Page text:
Connecting decision makers to a dynamic network of information, people and ideas, Bloomberg quickly and accurately delivers business and financial information, news and insight around the world.
+1 212 318 2000
Europe, Middle East, & Africa
+44 20 7330 7500
+65 6212 1000
Colorado House Democrats pushed back on a Republican proposal to cut business taxes Wednesday, triggering a vigorous debate that foreshadows the likely battle next week when the chamber takes on the state budget.
Democrats said a proposal to exempt taxes on equipment businesses buy in 2012 and 2013 will reduce school funding and that Republicans should postpone the debate until the House considers the budget. House Democratic Leader Sal Pace tried to delay the bill, prompting an immediate response heard across the chamber by Republican Leader Amy Stephens. "No, we're not laying it over," she said.
That was just the beginning of a debate that took most of the morning, a day after lawmakers ended a stalemate on the proposed 2011 budget. The GOP-led House gave initial approval to the bill, but it faces one more vote before it can clear the chamber.
Douglas County Republican Rep. Chris Holbert, the sponsor of House Bill 1141, said the proposal is "an economic stimulus" for businesses.
"We don't need more businesses going out of business. We don't need more people unemployed. We don't need fewer businesses, we need more of them," he said. Republicans argued that the tax break will lead to more revenue for the state to use on education.
Rep. Mark Ferrandino, a Denver Democrat, criticized the bill, saying it would send a strong, negative message to schools and students.
"We're going to tell school districts and kids right now, 'You're going to eat it,'" said Ferrandino, who successfully argued for an amendment to the bill that the state will compensate counties to make up for the loss in business property tax revenue.
Rep. Mark Waller, an El Paso County Republican, said he was bothered by the "implication that we don't care about school kids in the state of Colorado, and that we in some way need to show them a good faith effort that we're going to fund them fully in the years to come."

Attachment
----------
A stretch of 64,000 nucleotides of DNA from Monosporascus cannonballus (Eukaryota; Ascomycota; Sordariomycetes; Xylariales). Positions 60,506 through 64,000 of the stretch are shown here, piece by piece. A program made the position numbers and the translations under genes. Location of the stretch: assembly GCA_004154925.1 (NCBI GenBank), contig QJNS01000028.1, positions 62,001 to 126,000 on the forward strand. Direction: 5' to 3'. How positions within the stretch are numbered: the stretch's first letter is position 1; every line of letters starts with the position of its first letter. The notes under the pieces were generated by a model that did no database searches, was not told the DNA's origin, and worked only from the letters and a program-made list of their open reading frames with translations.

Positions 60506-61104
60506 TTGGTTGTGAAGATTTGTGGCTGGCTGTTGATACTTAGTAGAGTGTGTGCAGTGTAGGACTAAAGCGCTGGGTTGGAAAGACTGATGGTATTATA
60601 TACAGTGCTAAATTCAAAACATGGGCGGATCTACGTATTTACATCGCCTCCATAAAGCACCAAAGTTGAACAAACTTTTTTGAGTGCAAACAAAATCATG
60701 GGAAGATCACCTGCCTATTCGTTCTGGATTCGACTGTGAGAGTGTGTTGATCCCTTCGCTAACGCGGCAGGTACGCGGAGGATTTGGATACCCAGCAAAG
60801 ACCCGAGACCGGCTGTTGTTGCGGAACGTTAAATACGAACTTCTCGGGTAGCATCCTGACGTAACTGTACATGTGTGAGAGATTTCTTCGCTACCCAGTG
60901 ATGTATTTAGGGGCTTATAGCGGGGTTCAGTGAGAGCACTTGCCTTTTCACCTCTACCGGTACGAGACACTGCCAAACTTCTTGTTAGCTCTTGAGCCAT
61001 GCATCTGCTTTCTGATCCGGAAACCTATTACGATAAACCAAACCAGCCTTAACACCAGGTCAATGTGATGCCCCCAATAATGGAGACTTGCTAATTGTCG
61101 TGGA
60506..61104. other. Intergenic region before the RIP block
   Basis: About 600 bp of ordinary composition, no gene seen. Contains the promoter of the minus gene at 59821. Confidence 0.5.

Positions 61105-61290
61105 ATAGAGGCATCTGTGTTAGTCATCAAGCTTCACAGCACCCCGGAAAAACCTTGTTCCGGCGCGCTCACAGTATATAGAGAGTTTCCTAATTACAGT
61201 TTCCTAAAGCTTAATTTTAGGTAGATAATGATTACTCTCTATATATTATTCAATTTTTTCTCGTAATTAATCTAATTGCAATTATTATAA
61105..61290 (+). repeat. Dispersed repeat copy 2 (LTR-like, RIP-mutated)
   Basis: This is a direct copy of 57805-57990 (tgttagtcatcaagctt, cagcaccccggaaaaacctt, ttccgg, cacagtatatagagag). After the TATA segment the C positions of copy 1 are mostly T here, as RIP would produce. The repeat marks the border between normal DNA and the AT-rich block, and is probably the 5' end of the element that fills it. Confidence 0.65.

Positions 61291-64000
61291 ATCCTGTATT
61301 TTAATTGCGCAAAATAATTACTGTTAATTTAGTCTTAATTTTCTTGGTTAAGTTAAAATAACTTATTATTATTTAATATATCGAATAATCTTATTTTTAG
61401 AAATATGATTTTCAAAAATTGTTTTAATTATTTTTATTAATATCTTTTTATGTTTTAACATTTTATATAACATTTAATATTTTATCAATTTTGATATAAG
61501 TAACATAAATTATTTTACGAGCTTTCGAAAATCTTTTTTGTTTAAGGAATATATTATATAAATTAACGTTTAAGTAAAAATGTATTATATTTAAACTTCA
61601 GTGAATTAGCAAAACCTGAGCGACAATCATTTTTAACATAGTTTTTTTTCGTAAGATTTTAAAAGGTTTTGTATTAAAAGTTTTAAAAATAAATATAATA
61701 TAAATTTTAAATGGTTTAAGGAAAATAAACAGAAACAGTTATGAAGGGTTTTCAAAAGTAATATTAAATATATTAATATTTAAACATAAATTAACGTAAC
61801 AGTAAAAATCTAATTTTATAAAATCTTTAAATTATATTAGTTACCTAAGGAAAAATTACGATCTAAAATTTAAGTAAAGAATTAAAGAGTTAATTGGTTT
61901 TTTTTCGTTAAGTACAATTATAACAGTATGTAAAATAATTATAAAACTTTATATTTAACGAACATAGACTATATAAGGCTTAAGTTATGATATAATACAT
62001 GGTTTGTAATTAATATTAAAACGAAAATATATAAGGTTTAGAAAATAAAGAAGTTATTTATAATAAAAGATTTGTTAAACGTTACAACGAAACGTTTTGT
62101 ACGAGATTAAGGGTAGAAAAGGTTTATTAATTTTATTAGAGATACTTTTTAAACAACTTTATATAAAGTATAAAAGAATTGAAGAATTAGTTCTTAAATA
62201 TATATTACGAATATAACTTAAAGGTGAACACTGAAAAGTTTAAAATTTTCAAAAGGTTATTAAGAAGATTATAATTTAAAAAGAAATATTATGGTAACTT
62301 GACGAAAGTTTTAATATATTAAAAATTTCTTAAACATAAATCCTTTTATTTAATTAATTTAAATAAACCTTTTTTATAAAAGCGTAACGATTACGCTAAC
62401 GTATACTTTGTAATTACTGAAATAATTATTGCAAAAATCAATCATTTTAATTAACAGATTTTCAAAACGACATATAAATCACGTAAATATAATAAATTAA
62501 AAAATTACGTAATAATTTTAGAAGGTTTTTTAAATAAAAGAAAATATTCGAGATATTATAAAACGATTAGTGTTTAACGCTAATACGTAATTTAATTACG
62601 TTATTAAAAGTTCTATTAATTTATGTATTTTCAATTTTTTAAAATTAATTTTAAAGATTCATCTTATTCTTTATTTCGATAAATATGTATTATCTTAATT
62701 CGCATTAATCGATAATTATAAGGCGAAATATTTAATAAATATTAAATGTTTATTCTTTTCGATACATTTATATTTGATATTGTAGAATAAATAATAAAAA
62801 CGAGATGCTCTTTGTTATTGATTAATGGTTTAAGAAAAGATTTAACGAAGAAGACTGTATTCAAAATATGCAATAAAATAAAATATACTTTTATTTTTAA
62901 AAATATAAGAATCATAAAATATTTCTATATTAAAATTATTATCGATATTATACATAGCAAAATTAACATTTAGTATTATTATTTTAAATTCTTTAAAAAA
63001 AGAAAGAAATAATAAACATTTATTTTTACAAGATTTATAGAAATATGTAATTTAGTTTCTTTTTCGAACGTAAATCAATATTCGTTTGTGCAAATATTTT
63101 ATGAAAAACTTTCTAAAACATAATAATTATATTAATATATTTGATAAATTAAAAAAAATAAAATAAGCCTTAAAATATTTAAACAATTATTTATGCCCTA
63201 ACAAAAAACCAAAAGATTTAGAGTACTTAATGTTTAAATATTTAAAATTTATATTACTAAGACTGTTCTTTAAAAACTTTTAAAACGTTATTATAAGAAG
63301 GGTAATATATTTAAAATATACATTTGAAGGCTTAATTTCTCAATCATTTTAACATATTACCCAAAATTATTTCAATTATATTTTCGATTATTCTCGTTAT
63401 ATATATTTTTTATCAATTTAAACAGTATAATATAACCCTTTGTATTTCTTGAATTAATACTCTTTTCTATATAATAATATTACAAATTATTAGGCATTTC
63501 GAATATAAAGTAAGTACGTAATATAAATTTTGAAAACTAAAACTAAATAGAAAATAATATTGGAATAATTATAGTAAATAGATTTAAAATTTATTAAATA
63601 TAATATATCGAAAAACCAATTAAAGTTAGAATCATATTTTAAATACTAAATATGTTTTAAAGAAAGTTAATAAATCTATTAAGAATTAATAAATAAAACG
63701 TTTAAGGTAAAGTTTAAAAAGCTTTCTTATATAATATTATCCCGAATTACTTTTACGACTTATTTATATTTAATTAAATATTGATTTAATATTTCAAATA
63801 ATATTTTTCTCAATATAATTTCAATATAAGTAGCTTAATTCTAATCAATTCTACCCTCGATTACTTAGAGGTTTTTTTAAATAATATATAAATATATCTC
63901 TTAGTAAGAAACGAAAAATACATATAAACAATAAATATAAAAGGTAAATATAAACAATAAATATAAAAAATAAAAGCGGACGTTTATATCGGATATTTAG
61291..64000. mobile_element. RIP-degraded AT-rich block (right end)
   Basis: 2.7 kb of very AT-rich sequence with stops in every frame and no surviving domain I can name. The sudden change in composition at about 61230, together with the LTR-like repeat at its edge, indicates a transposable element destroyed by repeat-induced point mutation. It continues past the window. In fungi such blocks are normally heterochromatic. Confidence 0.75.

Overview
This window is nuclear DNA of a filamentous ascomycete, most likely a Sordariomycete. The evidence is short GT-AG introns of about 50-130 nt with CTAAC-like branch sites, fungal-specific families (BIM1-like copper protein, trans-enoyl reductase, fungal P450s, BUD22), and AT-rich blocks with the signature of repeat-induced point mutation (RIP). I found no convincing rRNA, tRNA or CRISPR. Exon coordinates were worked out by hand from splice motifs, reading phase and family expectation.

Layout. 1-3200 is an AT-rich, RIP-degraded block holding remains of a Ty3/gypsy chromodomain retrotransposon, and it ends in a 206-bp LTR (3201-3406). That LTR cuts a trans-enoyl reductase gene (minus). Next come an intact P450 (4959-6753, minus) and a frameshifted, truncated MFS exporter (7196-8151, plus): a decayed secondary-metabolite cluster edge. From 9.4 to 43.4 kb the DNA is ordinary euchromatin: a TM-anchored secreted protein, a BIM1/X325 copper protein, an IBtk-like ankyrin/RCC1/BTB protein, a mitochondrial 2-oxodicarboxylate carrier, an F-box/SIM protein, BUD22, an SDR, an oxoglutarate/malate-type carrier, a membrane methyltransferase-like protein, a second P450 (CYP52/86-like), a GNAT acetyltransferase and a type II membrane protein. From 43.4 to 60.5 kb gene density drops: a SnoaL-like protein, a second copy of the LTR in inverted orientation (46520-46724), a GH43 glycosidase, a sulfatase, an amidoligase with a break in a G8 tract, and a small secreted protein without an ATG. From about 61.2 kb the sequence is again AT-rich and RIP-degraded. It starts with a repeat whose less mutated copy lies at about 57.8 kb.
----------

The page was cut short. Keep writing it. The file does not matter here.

"And I'm here to tell you, we want to do that every single year," he said. Waller then supported the amendment, although he didn't think it was necessary.
An analysis of the bill's fiscal impact conducted by the nonpartisan Legislative Council staff said it would reduce school district property tax revenue by $37.5 million fiscal year 2013-14 and $76.3 million in 2014-15.
"How are we paying for this? There's no answer," Pace said, in arguing that the bill should be delayed.
The Colorado Senate planned to start work on the 2011-12 budget Thursday. Senators said they hoped to have the appropriately nicknamed "Long Bill" over to the House for consideration there next week.
The spending plan gives Republicans mixed success on repealing taxes. Democrats agreed to ax sales taxes on software and agricultural products such as animal medicine. In exchange, Democrats were able to reduce a proposed $332 million cut to education to about $250 million. The budget retains other taxes the GOP wanted to undo, such as a sales tax on soda and higher vehicle fees.
"I just also want to remind members that we are still in budget negotiations," said Democrat Su Ryden of Arapahoe County. "I think it's a very, very delicate balance that we have tentatively agreed to."